With that said, one crucial paradox remains. Investors want interest rates to fall so stocks can rise, but any fall in interest rates is unlikely if stocks rally, somewhat capping the recent upside.
Make a plan
As always, I encourage a long-term focus. Investors will be better served focusing on the bull market opportunity on the other side rather than overemphasising what may be left in the bear market.
Those looking to take advantage of any potential upside need to get their house in order. You need to take the time to develop a clear picture of what your allocation will look like, create a watchlist of preferred names and know your entry points.
Scrambling together a plan after the fact is a sure-fire way to ensure you miss the very opportunity you were trying to capture.
Learn more at
Tenant’s termination notices have risen by 58%
By Ted Healy of DNG TED HEALY It has been highlighted this week that the number of termination notices issued by landlords to tenants has risen by 58% in the […]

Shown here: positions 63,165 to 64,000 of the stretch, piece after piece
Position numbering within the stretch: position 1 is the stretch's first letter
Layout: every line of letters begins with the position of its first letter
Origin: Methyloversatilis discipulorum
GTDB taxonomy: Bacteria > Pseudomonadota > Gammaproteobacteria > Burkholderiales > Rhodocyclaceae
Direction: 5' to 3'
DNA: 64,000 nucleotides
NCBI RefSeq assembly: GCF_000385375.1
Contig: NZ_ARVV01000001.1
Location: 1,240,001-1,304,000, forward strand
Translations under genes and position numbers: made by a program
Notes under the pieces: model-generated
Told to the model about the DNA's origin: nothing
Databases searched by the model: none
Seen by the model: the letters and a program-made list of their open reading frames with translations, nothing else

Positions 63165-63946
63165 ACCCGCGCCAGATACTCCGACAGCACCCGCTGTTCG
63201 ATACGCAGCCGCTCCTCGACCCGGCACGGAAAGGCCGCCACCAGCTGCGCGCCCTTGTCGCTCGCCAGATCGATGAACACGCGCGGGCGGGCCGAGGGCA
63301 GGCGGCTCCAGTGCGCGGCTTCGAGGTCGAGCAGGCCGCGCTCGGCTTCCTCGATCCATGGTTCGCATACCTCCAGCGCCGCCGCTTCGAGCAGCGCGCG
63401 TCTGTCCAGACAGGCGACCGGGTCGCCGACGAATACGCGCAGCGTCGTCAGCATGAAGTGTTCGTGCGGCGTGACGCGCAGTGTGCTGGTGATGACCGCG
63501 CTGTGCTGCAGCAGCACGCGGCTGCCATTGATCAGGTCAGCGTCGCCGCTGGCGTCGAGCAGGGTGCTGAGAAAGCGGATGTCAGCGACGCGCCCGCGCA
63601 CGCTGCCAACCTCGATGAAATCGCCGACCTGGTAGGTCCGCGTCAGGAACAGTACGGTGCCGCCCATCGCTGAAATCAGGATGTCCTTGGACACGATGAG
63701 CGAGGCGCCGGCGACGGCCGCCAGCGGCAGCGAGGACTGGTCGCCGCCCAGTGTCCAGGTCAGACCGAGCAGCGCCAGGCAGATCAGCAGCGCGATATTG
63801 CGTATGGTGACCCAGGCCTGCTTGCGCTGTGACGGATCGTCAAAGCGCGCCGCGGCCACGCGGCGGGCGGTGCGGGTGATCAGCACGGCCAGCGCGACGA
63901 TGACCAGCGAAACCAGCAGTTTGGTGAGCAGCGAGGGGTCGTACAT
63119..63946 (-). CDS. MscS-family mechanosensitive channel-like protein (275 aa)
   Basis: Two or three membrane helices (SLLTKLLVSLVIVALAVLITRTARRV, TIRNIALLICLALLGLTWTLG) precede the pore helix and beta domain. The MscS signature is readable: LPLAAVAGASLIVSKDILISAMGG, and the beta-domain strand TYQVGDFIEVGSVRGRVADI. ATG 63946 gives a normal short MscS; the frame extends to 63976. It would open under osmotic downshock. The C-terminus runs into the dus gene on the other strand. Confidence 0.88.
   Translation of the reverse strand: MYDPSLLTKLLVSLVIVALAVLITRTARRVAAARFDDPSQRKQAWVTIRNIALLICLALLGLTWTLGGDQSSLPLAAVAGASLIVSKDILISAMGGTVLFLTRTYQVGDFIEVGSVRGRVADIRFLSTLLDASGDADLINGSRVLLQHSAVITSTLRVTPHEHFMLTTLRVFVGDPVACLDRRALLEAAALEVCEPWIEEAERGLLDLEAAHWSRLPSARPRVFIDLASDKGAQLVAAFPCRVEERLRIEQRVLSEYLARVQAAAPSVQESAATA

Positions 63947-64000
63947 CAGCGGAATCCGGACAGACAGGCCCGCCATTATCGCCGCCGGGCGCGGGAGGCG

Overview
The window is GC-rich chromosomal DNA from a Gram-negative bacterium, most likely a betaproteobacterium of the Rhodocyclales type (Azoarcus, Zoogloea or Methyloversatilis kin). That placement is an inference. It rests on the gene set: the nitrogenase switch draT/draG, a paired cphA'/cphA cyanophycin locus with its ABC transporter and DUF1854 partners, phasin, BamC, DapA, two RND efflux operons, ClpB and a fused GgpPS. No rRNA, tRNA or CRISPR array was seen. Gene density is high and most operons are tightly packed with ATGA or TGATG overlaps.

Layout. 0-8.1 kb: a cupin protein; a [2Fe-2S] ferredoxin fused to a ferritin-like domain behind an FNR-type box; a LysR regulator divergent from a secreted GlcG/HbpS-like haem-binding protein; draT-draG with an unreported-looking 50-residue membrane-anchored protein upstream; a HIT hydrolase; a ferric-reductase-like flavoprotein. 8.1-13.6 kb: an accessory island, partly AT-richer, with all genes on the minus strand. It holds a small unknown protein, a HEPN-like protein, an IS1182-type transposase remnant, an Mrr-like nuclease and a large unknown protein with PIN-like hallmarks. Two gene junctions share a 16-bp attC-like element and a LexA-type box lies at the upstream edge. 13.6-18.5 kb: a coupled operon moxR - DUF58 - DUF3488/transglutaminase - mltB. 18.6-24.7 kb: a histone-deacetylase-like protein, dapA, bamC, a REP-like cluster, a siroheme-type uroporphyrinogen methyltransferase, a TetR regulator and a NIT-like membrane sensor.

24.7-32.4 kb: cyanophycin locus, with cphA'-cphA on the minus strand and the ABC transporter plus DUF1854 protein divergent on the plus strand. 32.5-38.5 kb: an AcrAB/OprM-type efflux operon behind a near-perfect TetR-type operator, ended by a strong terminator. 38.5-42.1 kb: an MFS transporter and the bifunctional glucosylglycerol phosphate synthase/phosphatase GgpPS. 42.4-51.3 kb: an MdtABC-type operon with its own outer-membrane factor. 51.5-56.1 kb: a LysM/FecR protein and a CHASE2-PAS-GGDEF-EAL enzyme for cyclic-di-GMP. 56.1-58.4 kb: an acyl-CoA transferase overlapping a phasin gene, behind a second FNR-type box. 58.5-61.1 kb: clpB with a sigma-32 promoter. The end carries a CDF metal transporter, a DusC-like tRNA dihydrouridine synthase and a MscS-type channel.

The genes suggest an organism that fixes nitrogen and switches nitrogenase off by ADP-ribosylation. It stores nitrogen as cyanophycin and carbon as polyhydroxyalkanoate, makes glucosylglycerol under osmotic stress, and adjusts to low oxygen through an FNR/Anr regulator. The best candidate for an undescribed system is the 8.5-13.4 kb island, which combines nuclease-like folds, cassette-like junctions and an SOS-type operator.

By Ted Healy of DNG TED HEALY
It has been highlighted this week that the number of termination notices issued by landlords to tenants has risen by 58% in the first six months of the year compared to the previous six months.
There were 2,913 termination notices issued in the first six months of this year compared to 1,845 in the last six months of 2021.
It is reported that 55% of those notices were for the purpose of sale of the property.
A ban on evictions during lockdown periods during the COVID-19 pandemic lowered the number of termination notices. However, the eviction moratorium was lifted in April 2021 and numbers have been rising significantly since then.
The figures, released by the Residential Tenancies Board, have been described as “very alarming and require urgent action”.
They highlight the ongoing crisis in the rental sector and make for stark reading. At the time of writing only four properties were advertised as being available for rent in Killarney on Daft.ie.
The exodus of private landlords from the market is a real concern and needs to be addressed. Landlords exiting the market in greatest numbers at present are those that in the past had charged rents that were less than market rates and are now only able to minimally increase rent on their properties because they are subject to Rent Pressure Zone rules.
The Government has extended Rent Pressure Zones until the end of 2024 and has prohibited any rent increase in a Rent Pressure Zone from exceeding general inflation or two percent, whichever is lower.
However, more needs to be done to entice private landlords to stay in the market and supply of available properties needs to be increased.